Friday, December 17, 2010

Top Five Christmas books for children and young adult

Are you looking for an entertaining children's or young adult book to give as a Christmas present, if so check out these books:

Five entertaining books for 3-6 year olds.

  1. Hannah Bandanna's Hair by Nikki Slade Robinson
  2. Daisy's Maze by Kyle Mewburn
  3. The Fidgity Itch by Lucy Davey
  4. Witchy Goes Shopping by Dianne Boles
  5. The Moon & Farmer McPhee by Margaret Mahy
Plus any of The Kiwi Corker series books (by authors Chris Gurney and Sher Foley)

A great book for bedtime: The Rain Train by Elena de Roo, illustrated by Brian Lovelock

Non-fiction books for this age group - I am a ... series (seals, dolphin, penguin).

Want to give a book that gives back? See Quaky Cat by Diana Noonan - all proceeds going to Christchurch Quake Relief Charities.

Five entertaining books for 7-9 year olds:

  1. Boy Zero: Wannabe Hero by Peter Millet
  2. Violet Mackerel's Brilliant Plot
  3. Finnigan and the Pirates by Sheryl Jordan
  4. Hollie Chips by Anna Gowan
  5. Organ Music by Margaret Mahy

Plus Victoria Azaro's series for Saffron.

Non-fiction books: The Naughty Kids Book of Nature by Des Hunt, and 'Sensational Survivors' by Sandra Morris, House by A. Machowiak

Five entertaining books for 10-12 year olds include:

  1. The Shadow of the Boyd by Diana Menefy
  2. Tussock by Elizabeth Pulford
  3. Ebony Hill by Anna MacKenzie
  4. Dreams of Warriors by Susan Brocker
  5. Jonty & Choc by Vince Ford

Non-fiction books include:

'It's my turn to cook' by Margaret Brooker, The Kiwi Fossil Hunters Handbook by J. Crampton & M. Terezow, 'Brave Bess & the Anzac Horses' by Susan Brocker

Five entertaining books for teenagers (13 years +) include:

  1. The Project by Brian Falkner
  2. The Heir of Night by Helen Lowe
  3. Ruined by Paula Morris
  4. Into the Wilderness by Mandy Hagar
  5. The Limping Man by Maurice Gee

A non-fiction book for this age group: 'Who's Cooking Tonight?' with Claire Gourley

Books for Teeagers


Who's Cooking Tonight? with Claire Gourley (Penguin)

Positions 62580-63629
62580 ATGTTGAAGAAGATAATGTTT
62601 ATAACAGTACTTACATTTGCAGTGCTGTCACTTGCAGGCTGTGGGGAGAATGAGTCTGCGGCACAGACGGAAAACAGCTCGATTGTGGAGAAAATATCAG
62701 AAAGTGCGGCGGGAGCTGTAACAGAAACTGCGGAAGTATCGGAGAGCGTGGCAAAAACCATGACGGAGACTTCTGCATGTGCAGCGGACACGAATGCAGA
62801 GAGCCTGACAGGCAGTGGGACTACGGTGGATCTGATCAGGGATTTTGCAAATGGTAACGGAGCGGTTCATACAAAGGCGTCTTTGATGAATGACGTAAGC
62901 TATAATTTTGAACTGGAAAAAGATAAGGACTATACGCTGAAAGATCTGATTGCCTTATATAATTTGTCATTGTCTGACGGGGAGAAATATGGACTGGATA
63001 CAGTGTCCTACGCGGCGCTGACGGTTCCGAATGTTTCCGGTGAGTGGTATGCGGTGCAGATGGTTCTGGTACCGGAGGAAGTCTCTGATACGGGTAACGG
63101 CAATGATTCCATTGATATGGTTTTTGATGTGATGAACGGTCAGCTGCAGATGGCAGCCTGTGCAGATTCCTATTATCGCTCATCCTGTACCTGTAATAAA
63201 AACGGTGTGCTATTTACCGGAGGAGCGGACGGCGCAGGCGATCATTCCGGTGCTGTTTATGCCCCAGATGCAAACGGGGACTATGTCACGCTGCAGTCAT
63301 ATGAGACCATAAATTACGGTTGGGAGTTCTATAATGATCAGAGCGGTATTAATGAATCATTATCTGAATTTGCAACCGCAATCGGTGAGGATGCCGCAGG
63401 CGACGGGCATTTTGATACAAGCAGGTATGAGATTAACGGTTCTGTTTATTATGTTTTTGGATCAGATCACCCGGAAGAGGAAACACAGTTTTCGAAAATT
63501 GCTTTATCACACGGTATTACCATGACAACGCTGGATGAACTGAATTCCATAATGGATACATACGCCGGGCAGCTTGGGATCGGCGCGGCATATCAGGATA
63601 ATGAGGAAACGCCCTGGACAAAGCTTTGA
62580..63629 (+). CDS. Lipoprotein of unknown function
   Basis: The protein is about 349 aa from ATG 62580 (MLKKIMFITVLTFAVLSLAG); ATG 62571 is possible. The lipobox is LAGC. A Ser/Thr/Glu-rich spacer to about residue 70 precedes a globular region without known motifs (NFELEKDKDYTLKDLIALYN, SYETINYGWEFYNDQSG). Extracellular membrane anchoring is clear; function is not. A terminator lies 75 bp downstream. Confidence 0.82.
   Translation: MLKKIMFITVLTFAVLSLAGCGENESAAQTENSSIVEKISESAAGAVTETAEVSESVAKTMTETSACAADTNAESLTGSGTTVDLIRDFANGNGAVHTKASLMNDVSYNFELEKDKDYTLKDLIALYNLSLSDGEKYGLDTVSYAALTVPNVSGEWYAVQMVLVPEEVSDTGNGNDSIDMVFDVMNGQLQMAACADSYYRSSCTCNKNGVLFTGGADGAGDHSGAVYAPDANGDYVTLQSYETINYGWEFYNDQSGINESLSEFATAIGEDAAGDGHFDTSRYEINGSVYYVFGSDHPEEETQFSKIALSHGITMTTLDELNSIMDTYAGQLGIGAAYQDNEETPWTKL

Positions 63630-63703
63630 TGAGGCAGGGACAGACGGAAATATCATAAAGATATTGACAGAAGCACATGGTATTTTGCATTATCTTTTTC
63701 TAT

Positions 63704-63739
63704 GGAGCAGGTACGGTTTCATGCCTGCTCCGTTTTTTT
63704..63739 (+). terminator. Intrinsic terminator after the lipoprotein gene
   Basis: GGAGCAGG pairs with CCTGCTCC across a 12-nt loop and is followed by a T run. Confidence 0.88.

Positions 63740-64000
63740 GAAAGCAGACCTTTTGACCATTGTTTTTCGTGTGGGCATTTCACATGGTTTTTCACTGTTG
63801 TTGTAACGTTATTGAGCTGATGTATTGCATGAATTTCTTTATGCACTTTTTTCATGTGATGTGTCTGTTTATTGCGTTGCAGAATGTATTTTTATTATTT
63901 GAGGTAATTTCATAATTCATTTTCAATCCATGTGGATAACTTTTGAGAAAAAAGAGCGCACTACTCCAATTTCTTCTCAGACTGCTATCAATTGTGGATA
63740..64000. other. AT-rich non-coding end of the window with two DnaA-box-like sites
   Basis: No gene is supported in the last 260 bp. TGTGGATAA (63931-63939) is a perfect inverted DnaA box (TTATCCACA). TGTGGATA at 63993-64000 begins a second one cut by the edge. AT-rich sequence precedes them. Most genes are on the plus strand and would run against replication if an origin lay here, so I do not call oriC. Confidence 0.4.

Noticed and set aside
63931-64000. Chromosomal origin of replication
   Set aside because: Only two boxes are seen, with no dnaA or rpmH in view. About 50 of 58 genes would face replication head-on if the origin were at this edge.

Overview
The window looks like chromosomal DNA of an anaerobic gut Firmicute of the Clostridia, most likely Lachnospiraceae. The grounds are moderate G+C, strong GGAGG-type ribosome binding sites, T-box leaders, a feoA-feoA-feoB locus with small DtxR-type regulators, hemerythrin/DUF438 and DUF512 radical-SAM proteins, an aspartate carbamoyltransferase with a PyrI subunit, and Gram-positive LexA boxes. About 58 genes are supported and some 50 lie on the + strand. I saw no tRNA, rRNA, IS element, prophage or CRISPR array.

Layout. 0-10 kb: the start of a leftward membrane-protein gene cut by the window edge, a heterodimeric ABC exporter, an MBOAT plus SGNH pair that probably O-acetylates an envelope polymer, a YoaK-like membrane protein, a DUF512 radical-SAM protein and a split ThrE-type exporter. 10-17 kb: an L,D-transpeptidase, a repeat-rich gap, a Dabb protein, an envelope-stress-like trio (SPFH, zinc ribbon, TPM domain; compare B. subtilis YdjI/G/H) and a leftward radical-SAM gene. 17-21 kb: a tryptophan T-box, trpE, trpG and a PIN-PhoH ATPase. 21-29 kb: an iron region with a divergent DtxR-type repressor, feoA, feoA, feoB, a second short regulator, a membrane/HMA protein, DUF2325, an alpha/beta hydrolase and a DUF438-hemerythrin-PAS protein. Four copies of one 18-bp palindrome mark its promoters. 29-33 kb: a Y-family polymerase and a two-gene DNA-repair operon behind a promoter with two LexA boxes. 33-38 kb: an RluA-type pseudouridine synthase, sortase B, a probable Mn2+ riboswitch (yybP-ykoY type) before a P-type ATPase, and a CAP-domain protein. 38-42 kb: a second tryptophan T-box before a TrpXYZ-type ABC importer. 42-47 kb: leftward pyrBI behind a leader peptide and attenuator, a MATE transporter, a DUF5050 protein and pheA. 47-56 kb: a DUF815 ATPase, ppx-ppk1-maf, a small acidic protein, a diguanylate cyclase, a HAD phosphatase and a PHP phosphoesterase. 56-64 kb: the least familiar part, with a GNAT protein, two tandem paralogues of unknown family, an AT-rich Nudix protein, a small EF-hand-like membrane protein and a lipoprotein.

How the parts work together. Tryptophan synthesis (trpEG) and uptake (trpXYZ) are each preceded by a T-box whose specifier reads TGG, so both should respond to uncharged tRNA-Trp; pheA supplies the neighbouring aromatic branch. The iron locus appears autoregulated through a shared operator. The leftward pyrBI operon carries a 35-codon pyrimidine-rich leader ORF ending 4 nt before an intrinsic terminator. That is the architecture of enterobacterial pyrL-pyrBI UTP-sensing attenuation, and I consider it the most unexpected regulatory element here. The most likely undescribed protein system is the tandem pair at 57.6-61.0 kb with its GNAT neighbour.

ISBN: 978-0-143-20542-5 RRP$36.00

Hungry teeangers will find plenty of scrummy recipes to cook up quickly and scoff down with siblings and friends. Claire's mother Glenda supplied the recipes and teenage author Claire has written the recipes in a way that makes them appealing and talks the language of her peers. Teenage cooks will find snack recipes such as omelette for one, Tuscan chips with guacamole, seafood chowder; dinner for the family - chicken and tomato wedges, vegetable slice, beef fried rice, rapid ratatouille with lamb chops; classic dishes - meatloaf with scalloped potatoes, cheesy pasta bake, cottage pie, creamy fish pie; quick meals - butter chicken with the trimmings, burritos, spaghetti and meatballs, chilli chicken; and not forgetting sweet things - chocolate brownie, berry nice cupcakes, chocolate cake and berries, fresh fruit platter with toffee caramel drizzle. Teenagers can see how things are done by going to her website: http://www.itsmyturntocooktonight.com/ (she's also on Twitter, Facebook and You Tube). Claire's nine year old brother William edited the video clips and downloaded them on You Tube. Claires other brother and friends helped with the taste testing, and photography. The book is packaged to catch the eye of teenagers with bright colours and lots of photographs. An excellent Christmas present for teenagers who enjoy cooking (or for mothers to buy for their teenagers to give them a hint 'it's their turn to cook tonight').

Claire says she wanted to collect favourite recipes together in one place before she left home, and while she was doing this she started to think she could make them available so that other teenagers could benefit from it too. She imparts a healthy eating message throughout the book but reassures teenagers they had to taste and look good too. This is one media savvy teenager - expect to see more of her in the future.

Cor Blimey, Mate: Action Stories for Young Hunters by Marion Day
ISBN: 978-0-9864680-0-1 RRP $

I'd been waiting a long time for this hunt. Been harassing my old man, begging him to take me, and all I ever got was, "You're too young. You'll be a nuisance. Maybe next year."

I even resorted to showing him some underarm fuzzy bits of hair to prove how ready I really was.

"That's bum fluff, boy," he'd said, throwing his head up like one of those ugly laughing hyenas.

"Cor, Dad. Cor blimey. When can I go then? Please?" I asked straight back, determined.